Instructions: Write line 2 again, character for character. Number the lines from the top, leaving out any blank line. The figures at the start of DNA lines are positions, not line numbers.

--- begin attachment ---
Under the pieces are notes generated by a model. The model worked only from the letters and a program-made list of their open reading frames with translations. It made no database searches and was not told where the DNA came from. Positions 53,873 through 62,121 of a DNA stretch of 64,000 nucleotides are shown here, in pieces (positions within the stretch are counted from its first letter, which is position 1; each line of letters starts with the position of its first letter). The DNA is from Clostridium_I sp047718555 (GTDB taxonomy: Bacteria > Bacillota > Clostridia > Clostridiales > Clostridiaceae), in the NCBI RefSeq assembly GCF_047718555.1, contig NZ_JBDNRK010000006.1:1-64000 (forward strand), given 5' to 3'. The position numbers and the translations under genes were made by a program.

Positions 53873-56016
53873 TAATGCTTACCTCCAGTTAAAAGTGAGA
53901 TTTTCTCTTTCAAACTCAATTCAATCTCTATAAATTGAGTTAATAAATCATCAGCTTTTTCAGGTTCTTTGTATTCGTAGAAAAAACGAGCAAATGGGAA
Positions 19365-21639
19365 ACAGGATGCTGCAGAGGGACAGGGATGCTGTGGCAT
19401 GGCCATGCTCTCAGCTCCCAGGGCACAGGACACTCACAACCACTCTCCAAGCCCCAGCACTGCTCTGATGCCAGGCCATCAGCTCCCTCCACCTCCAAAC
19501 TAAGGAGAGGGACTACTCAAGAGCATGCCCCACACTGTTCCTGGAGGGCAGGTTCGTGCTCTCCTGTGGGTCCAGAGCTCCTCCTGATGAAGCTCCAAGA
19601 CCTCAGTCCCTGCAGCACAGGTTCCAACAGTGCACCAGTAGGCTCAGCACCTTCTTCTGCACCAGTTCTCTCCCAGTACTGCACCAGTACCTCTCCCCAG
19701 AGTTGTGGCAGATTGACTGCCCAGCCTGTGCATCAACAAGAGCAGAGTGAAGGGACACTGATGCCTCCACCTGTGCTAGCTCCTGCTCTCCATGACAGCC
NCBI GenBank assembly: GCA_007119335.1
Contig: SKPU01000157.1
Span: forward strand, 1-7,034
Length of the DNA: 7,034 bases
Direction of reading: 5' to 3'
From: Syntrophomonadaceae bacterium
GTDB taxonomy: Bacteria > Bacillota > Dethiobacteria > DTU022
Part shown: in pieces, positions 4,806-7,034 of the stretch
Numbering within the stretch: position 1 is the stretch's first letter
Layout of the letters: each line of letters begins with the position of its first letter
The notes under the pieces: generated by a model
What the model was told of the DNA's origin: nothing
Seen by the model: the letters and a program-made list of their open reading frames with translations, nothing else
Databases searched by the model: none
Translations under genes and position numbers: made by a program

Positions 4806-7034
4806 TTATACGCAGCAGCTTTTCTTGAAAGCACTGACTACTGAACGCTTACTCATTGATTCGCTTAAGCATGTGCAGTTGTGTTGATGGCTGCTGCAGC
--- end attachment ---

Positions 53873-56016